Watch and Learn

Chris Derks is a pretty OK swimmer — course-record holder and four-time winner of the Tampa Bay Marathon Swim, 2004 MIMS champion, competitor in numerous pro races, and owner of an 8:32 English Channel crossing in 2001.

Yesterday Chris posted a video of his English Channel swim to the Marathon Swimmers Forum. It’s a quirky video – 30 minutes long, with random cuts to other races, and ending in the middle of a conversation (apparently Chris plans to upload the rest separately) – but I enjoyed it quite a lot. Chris is one of the best in the business, and it’s a rare treat to see him in action. Also, I dig his taste in music.

Check it out:

A few of my favorite parts:

  • 0:35 – Cool postcard shot of the marathon swimmer and… is that a battleship?!
  • 0:50-3:37 – Interview with Chris. Background & motivations. “I still want to race against kids who are half my age, and beat them…beat them hard.”
  • 3:38-5:47 – Nearly indecipherable interview with his coach. Chris is training in the end lane (a.k.a. the traditional “animal lane” for old-school distance swimmers).
  • 3:53-5:08 – That was a 1:15 LCM split!
  • 6:16 – In Dover. Spectacular usage of The Who’s “Eminence Front”
  • 8:03 – The pre-Maxim era?
  • 8:47 – “On the morning of the swim, the weather was good, and the water was glass.”
  • 10:20 – Chris agrees with me that running into the water is the best way to begin a channel swim.
  • 10:55 – “Mötley Crüe’s ‘Kick Start My Heart’ provided the necessary adrenaline to keep Chris psyched for a long day ahead.”
  • 13:00 – Master class on feeding from a boat. The gold standard.
  • 18:19 – “Give me fuel, give me fire, give me that which I desire!” Great channel song.
  • 19:57 – How to feed from a kayak in less than 4 seconds. Watch and learn, people! (From the Tampa Bay Marathon Swim.)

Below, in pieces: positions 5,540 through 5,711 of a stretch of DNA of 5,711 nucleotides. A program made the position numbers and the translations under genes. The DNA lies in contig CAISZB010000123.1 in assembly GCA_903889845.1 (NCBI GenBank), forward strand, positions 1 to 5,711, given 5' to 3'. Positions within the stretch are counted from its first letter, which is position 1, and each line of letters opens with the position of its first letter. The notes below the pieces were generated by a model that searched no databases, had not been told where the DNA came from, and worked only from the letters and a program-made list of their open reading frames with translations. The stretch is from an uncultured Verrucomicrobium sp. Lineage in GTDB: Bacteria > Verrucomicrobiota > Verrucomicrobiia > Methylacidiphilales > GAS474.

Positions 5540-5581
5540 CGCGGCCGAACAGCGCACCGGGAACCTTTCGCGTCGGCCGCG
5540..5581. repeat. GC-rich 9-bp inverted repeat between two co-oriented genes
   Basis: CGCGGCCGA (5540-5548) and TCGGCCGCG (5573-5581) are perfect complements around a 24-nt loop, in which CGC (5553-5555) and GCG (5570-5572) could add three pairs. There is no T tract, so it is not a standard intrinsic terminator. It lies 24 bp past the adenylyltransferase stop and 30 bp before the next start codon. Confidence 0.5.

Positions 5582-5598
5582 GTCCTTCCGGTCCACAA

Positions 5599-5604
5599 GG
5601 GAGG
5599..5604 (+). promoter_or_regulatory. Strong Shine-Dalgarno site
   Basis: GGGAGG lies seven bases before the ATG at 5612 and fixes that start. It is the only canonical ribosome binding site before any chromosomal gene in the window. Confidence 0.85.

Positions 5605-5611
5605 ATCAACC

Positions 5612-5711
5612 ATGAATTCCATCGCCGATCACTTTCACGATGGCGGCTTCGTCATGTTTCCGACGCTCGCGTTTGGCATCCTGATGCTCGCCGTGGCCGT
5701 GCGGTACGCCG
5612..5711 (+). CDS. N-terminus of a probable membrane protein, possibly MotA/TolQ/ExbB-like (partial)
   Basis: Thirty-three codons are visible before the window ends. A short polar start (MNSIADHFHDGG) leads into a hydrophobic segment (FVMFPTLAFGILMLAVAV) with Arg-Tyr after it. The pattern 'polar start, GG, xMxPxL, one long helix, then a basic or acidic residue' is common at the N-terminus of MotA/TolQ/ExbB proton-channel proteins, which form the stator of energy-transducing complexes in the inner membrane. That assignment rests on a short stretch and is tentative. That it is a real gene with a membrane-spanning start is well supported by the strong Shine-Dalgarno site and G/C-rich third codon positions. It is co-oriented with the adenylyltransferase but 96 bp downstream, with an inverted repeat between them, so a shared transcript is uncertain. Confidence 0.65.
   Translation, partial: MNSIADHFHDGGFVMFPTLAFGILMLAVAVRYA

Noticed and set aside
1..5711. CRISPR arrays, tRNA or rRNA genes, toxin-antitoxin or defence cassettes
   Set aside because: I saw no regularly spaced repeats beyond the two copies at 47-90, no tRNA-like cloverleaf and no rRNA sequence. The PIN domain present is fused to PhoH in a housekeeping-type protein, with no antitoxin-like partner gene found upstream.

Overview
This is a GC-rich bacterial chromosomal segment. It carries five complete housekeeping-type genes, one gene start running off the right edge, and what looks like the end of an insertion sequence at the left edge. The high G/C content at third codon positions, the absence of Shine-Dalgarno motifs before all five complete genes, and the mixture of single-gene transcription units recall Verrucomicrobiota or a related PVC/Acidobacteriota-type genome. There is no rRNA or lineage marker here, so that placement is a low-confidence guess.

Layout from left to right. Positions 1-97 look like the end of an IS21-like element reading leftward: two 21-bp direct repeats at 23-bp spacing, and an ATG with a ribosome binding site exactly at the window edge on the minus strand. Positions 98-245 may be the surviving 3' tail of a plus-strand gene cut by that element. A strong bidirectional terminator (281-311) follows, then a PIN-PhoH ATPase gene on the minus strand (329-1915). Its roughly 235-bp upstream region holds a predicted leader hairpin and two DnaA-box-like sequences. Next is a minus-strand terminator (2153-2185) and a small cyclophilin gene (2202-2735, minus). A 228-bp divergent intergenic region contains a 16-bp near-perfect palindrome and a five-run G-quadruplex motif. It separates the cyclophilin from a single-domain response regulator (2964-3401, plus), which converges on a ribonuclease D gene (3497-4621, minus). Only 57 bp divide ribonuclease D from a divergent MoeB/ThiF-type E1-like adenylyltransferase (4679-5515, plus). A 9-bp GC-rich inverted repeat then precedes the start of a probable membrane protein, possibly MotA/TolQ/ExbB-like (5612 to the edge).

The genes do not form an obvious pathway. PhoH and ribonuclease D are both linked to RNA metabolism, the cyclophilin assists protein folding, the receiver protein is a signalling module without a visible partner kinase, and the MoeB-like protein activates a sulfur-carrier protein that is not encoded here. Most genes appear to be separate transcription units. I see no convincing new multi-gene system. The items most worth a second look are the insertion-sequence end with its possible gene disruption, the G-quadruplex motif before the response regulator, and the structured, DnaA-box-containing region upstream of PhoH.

• 21:53 – Chris Greene Lake cable swim. Wow, he’s a lot faster than those Masters swimmers.
  • 22:40 – Meanwhile, back in the Channel…

Beauty is in the Eye of the Beholder

Besides Chris’ spectacular feeding technique, I also want to briefly discuss his stroke. There’s some good multi-angle footage from about 15:22 to 15:45, going into and out of a feed.

It’s not a symmetrical stroke. He breathes unilaterally to the right; he rotates slightly more in this direction, resulting in a slight swinging motion on his left (non-breathing) arm; he splashes a bit on his hand entry; his kick is a sort of raggedy four-beat; his tempo a metronomic 67 strokes per minute.

It’s not a pretty, dainty stroke. But make no mistake: It’s a devastatingly effective stroke for open water and marathon distances. A powerful stroke — a rhythmic stroke. As far as I’m concerned, it’s a thing of beauty.

Some schools of swim technique aim for grace, symmetry, smoothness, and lack of splashing. And I get why some people value these things – especially beginners. But they have little to do with speed or endurance – and those are the things I value.

I’m not saying you should imitate Chris’ stroke. Chris’ stroke is precisely adapted to his own body, his own strengths – even his own personality. Chris Derks swims like Chris Derks. Sun Yang swims like Sun Yang. Janet Evans swims like Janet Evans. Your mileage may vary.

For what it’s worth, I swim quite a lot like Chris. Check it out. Unilateral breathing to the right; arm-swing on the left; raggedy 4-beat kick. It’s uncanny, actually.

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